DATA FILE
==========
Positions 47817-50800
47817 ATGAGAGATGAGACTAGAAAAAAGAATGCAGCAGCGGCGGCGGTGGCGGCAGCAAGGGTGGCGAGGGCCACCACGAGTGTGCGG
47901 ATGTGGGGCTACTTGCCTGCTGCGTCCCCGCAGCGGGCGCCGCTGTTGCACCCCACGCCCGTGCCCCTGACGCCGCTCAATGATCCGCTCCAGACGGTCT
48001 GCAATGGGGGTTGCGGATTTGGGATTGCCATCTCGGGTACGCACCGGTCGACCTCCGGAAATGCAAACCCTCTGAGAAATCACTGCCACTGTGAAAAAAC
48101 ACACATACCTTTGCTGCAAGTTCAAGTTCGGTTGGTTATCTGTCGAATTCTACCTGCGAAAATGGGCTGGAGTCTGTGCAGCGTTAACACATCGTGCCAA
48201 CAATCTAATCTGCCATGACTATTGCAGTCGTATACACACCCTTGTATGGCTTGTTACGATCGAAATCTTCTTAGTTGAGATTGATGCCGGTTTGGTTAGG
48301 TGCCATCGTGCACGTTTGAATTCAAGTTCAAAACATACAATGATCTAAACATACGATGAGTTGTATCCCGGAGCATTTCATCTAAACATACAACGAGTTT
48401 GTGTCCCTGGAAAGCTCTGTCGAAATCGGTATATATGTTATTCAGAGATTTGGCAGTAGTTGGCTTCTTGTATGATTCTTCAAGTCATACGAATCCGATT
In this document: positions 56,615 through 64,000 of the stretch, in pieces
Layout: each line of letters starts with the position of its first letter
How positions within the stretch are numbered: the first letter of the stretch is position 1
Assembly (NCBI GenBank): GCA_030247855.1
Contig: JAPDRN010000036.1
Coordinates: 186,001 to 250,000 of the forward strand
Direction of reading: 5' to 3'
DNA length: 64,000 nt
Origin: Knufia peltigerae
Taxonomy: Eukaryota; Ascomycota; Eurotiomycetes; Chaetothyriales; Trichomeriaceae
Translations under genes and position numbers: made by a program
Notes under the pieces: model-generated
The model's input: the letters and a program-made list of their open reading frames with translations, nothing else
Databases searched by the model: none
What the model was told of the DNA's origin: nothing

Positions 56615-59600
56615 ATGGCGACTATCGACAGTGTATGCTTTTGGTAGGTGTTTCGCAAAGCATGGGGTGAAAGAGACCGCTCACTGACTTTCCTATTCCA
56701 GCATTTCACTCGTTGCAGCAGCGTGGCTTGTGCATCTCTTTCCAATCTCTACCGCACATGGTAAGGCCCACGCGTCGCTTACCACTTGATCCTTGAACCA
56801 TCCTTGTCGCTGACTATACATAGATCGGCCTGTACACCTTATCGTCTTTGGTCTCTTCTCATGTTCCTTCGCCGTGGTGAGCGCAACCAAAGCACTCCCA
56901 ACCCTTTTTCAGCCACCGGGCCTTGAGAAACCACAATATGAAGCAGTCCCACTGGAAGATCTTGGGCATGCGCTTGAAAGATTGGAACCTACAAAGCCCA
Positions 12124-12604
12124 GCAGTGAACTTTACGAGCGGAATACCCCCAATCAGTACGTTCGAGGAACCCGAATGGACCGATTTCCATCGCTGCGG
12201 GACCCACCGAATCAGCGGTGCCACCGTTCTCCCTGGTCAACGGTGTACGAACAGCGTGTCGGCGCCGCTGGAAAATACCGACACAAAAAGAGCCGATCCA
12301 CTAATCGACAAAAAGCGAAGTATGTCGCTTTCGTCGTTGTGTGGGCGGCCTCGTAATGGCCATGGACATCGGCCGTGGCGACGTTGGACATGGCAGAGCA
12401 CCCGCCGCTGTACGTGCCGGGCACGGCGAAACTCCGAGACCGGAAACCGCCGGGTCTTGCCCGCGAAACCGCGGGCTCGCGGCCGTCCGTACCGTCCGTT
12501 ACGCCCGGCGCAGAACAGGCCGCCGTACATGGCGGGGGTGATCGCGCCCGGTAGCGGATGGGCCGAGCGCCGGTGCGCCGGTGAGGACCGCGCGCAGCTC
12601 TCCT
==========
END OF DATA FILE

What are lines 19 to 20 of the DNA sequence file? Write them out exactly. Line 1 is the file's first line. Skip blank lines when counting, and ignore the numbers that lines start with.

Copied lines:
Translations under genes and position numbers: made by a program
Notes under the pieces: model-generated